CLEVELAND (December 11, 2012) – Beginning on December 22, 2012 through May 5, 2013, three recent works and a large-scale installation of 35 flag paintings by American artist Fred Wilson will be on view in the Betty T. and David M. Schneider Gallery (East Wing Glass Box Gallery). Included in the exhibition is a recently acquired artwork by the museum, To Die Upon a Kiss, (2011), a Murano glass chandelier. The objects included in the museum's installation give an overview of Wilson's influential and diverse practice and explore the question that has been fundamental to his art making: How is it possible to pose critical questions about how museums work from within a museum itself?
“This exhibition gives a representative overview of the work of an artist who has not only influenced art and cultural history but also museum practices in very deep ways” stated Reto Thüring, the museum‟s assistant curator of contemporary art. “It offers an opportunity to engage the public in meaningful conversations, and encourages reflection on the work done by modern day museums and cultural institutions.” Through his work, often executed in collaboration with museums and using their institutional vocabularies, concepts and methods, Wilson attempts to confront the traditional behaviors and discussions shaped by these very institutions. Wilson‟s artwork asks the viewer to question the often unacknowledged biases of cultural institutions and their displays, examining how they shape the interpretation of history and determine artistic value.
The Cleveland Museum of Art will present the following artworks by Fred Wilson:
The Mete of the Muse, 2004–7. Bronze with black patina and bronze with white paint; overall: 160 x 106.7 x 66.4 cm. Edition of 5 + 2 APs. © Fred Wilson, courtesy of Pace Gallery. Photo by: Kerry Ryan McFate,/Courtesy Pace Gallery
The Mete of the Muse (2004–7). This is a work consisting of a black patinated pseudo-Egyptian statue and a white statue, modeled after Greek classical sculpture. The work highlights the opposite forms and represents traditional concepts about history. By placing them in this context, Wilson exploits the combination of (apparent) contradictions that point out the blind spots in a hegemonic understanding of culture and history.
To Die Upon a Kiss, 2011. Fred Wilson (American, born 1954). Murano glass; 177.8 x 174 x 174 cm. The Severance and Greta Millikin Purchase Fund 2012.115 ©Fred Wilson, courtesy of Pace Gallery. Photo by: G.R. Christmas / Courtesy Pace Gallery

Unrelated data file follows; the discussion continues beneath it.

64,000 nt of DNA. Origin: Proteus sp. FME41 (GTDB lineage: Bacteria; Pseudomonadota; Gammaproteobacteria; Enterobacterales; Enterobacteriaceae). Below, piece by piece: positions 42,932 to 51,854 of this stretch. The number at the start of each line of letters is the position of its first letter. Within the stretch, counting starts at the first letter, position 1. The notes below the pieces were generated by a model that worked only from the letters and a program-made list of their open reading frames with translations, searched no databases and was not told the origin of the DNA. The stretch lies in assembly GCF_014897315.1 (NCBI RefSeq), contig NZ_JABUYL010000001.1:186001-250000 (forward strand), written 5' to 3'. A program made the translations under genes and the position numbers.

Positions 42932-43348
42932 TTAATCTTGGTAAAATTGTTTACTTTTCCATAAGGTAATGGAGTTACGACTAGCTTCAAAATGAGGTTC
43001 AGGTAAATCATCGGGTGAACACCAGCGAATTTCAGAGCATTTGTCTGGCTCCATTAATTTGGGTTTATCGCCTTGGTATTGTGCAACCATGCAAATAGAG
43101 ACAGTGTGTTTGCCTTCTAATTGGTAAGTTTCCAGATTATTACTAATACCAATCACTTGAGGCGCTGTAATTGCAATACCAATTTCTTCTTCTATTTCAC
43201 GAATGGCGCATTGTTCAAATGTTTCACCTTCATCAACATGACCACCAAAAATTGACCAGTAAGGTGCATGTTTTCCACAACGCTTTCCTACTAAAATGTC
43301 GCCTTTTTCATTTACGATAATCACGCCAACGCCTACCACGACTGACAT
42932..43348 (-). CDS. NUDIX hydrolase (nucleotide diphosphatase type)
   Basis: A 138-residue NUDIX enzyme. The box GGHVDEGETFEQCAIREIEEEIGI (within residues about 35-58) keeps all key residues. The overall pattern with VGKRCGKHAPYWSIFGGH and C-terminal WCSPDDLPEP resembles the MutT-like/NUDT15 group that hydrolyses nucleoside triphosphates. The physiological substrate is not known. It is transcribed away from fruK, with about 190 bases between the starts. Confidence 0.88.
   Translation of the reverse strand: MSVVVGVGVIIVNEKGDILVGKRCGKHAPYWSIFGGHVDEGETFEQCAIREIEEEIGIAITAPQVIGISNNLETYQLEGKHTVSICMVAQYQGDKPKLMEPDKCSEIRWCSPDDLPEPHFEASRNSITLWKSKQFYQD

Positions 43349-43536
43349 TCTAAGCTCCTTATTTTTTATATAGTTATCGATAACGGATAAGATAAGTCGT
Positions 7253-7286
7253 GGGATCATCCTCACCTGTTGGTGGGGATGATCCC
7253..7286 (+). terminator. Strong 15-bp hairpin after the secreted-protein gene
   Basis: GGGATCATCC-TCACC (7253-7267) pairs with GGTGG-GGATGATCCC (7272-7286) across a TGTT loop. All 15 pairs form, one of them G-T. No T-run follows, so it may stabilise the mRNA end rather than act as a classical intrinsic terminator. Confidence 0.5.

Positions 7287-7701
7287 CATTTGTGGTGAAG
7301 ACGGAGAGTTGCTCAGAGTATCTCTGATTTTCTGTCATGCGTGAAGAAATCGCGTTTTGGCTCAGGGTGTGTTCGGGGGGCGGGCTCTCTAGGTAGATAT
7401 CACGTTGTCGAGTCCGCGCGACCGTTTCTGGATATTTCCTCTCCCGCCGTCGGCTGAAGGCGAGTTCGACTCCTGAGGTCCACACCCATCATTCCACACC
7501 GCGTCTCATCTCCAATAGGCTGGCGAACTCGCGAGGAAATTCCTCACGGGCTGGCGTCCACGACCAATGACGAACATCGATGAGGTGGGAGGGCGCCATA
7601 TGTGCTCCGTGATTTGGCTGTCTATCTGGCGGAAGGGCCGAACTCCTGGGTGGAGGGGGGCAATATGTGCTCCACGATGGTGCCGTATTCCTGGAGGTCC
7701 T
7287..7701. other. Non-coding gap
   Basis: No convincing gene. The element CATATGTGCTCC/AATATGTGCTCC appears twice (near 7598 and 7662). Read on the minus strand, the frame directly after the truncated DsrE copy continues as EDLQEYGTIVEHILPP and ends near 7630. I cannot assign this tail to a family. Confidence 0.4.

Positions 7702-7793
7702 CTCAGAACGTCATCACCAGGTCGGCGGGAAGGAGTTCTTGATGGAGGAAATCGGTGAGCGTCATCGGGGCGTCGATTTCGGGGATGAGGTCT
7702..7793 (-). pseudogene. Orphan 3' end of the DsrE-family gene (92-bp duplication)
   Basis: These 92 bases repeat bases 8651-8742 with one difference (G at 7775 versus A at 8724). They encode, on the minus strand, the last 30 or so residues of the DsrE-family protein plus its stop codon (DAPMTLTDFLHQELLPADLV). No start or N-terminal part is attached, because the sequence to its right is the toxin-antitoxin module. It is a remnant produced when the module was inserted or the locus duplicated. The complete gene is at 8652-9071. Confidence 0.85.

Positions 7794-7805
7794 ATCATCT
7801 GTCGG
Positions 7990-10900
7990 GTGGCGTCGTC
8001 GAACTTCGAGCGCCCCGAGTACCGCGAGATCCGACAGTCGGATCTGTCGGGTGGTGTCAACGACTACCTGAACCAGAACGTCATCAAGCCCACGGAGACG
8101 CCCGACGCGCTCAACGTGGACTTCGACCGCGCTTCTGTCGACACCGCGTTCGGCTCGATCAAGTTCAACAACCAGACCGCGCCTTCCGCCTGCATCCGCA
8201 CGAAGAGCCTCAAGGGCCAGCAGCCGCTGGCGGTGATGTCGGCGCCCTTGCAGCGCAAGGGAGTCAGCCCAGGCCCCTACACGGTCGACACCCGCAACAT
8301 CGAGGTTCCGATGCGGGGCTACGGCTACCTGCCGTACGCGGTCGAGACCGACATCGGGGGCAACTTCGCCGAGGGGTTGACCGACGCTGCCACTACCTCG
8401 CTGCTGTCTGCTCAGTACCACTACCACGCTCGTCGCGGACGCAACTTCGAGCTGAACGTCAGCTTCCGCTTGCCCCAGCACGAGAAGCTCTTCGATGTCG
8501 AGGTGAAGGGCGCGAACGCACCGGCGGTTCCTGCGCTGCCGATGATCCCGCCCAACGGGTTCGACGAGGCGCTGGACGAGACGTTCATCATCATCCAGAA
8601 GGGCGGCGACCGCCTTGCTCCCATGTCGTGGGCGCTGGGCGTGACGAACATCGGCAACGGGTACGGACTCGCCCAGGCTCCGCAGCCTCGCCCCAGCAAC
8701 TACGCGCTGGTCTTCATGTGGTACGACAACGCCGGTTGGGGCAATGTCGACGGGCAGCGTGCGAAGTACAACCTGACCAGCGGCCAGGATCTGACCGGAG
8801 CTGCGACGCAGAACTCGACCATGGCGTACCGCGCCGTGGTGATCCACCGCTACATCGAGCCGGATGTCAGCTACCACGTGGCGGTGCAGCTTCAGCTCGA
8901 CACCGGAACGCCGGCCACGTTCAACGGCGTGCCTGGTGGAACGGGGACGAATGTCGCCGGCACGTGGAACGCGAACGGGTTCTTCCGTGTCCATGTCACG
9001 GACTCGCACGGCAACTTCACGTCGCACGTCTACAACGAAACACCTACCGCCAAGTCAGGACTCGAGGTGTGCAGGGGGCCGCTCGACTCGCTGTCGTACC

To Die Upon a Kiss (2011). Recently acquired by the Cleveland Museum of Art, the chandelier, made of Murano glass, transitions from luminosity and transparency at the top to total blackness on the underside. The work refers to the presence of African culture in the history of Venice and speaks to the realization that culture is almost never homogenous and that cultural history seldom takes a linear course.
Ota Benga (detail), 2008. Bronze with silk scarf and wood base; 151.1 x 30.5 x 30.5 cm. Edition of 5 + 2APs. © Fred Wilson, courtesy of Pace Gallery. Photo: Courtesy Pace Gallery
Ota Benga (2008). In 1904, during the St. Louis World‟s Fair, busts of representatives of different ethnic groups were produced, and one depicted Ota Benga, a 23-year-old “pygmy” from the Belgian Congo (today the Democratic Republic of the Congo). He and the other representatives of “primitive” cultures were contrasted with the (white) heroes of technological progress as an expression of Western superiority. In 1916, after a life filled with significant hardship, Ota Benga committed suicide by shooting himself in the heart. In this work, Wilson goes beyond retelling the story of the horrific treatment of an African man, calling attention to how museums and other cultural institutions not only display but also contribute to the discussion of conventional ideas and paradigms.
Untitled (Antigua-Barbuda), 2009. Acrylic on canvas; 68.6 x 101.6 cm. Edition of 3. © Fred Wilson, courtesy of Pace Gallery. Photo by: Kerry Ryan McFate,/Courtesy Pace Gallery
Untitled (Flags), (2009). This installation consists of 35 flags of the African and African diaspora nations and is completely colorless, in that only outlines of the flag designs are drawn in black on the bare canvas. The empty spaces indicated by the missing colors challenge viewers to consider their own perceptions.
ABOUT THE ARTIST
Fred Wilson (born 1954) is an alumnus of the Music & Art High School in New York and received a BFA from SUNY Purchase in 1976. Wilson was a recipient of the MacArthur Foundation Genius Grant in 1999 and the Larry Aldrich Foundation Award in 2003. Wilson represented the United States at the Biennial Cairo in 1992 and the Venice Biennale in 2003.